Tag Archives: foreshortened future

Pain vs. suffering: why they’re not the same for patients

19 Feb

by Carolyn Thomas      @HeartSisters

I’ve written a lot (here, here, and here, for example) about cardiac pain, because I live with a lot of cardiac pain called refractory angina due to a pesky post-heart attack diagnosis of coronary microvascular disease. This pain varies, but it hits almost every day, sometimes several episodes per day, and it can feel very much like the symptoms I experienced while busy surviving what doctors call the widow maker heart attack in 2008.

But there’s pain, and then there’s suffering. The two are not the same.

I spent many years working in the field of hospice palliative care, where we all learned the legendary Dame Cicely Saunders‘ definition of what she called total pain”.(1)  This is the suffering that encompasses ALL of a person’s physical, psychological, social, spiritual, and practical struggles. Although addressing total pain is an accepted component of providing good end-of-life care for the dying, the concept seems to be often ignored in cardiac care for the living. Continue reading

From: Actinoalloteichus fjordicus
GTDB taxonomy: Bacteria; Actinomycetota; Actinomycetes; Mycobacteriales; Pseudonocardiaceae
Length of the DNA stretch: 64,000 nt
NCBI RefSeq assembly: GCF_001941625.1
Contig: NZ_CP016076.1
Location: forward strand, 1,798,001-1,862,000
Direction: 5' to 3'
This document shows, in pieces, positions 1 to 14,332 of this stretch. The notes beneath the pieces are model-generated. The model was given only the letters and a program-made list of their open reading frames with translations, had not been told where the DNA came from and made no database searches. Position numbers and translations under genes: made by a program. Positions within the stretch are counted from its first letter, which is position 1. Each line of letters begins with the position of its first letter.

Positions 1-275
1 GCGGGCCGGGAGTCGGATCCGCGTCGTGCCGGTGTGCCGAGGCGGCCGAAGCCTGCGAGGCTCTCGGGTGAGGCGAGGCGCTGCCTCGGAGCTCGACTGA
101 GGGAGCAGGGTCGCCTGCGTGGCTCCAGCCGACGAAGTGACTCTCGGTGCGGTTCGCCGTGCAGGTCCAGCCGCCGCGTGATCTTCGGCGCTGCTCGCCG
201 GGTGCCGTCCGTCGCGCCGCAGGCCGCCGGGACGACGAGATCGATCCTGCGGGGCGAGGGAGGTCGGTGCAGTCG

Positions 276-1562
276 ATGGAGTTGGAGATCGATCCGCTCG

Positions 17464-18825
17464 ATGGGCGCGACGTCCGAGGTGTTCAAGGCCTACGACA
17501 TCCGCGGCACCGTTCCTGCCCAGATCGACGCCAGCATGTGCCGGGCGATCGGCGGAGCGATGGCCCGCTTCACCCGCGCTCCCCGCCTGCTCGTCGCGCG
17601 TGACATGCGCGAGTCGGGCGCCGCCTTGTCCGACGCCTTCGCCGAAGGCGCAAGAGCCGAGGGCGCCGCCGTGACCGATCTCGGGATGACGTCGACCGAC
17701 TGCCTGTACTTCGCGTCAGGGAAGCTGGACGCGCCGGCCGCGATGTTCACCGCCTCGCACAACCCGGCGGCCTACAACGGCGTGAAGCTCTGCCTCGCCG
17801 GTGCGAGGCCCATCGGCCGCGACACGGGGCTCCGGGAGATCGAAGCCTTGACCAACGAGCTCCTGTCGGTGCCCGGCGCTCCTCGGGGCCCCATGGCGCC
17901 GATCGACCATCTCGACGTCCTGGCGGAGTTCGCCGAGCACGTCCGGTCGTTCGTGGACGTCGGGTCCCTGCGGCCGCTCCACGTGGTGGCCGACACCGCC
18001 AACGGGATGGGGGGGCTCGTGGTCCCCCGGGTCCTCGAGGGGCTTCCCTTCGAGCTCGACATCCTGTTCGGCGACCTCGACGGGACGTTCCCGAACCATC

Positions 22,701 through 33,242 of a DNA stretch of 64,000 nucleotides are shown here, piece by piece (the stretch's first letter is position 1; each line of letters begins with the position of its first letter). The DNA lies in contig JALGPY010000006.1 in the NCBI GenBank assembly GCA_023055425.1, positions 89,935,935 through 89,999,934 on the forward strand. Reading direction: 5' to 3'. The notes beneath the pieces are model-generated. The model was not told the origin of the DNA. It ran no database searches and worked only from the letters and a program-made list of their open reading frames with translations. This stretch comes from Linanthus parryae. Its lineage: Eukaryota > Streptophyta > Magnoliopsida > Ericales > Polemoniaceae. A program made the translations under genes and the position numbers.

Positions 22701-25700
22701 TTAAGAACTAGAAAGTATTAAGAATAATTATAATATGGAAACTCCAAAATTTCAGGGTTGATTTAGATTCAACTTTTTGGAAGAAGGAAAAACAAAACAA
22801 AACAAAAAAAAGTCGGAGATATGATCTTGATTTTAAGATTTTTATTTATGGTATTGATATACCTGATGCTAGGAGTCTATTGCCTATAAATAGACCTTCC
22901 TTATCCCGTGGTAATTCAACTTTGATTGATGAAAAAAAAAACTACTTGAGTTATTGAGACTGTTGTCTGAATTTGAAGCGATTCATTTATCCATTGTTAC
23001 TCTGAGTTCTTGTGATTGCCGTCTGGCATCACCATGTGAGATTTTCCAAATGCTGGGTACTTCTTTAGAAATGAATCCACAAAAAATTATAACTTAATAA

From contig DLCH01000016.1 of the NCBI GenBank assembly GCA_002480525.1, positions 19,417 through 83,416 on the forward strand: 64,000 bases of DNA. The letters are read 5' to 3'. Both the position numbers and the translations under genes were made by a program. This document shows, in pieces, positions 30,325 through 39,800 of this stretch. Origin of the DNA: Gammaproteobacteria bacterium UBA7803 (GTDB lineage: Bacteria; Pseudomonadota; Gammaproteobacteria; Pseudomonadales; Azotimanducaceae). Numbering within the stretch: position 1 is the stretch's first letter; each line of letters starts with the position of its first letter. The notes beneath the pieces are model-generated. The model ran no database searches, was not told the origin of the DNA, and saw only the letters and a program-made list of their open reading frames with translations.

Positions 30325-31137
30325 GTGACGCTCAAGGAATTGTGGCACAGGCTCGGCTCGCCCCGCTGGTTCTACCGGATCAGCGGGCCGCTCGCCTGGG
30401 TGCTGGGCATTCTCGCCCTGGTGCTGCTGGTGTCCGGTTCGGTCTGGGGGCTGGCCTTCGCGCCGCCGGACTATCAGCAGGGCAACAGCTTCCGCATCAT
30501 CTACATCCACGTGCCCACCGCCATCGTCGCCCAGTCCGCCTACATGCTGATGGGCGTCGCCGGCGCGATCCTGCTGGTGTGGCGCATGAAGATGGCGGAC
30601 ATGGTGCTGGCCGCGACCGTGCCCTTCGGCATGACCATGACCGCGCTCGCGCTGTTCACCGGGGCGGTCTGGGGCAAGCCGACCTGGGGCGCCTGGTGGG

“Live a healthy life, then die quickly at 90”

19 Jan

by Carolyn Thomas     @HeartSisters

woman funny oldYou’d hardly expect a physician who spends his life trying to cure cancer to suddenly shift gears and suggest that maybe, just maybe, we should “stop trying”. But it turns out that New Jersey oncologist Dr. James Salwitz agrees with a review of data published in the September 2012 issue of Lancet Oncology, entitled “First Do No Harm: Counting the Cost of Chasing Drug Efficacy.” *

An accompanying Lancet editorial suggests that during the 10 years between 2000 and 2010, “many new cancer drugs produced marginal extensions in survival and simultaneously increased risk of treatment-associated death and side effects.”  This compelled Dr. Salwitz to write:    Continue reading

A foreshortened future

27 Sep

by Carolyn Thomas   @HeartSisters

Cardiac psychologist and heart attack survivor Dr. Stephen Parker recently described a symptom of Post Traumatic Stress Disorder that rang a bell for him after his own cardiac event. The PTSD symptom is called “a sense of a foreshortened future“. In other words, after a traumatic event – in this case, a heart attack – the patient “does not expect to have a career, marriage, children, or a normal life span.”  As Dr. Steve tells his own story of this symptom:

“Three months after the heart attack, I went to Home Depot to buy something for the house. I walked inside, saw the plethora of nice things to make a nice house, and started feeling extremely depressed.

“What was the point? I knew I was going to die within a short time.   Continue reading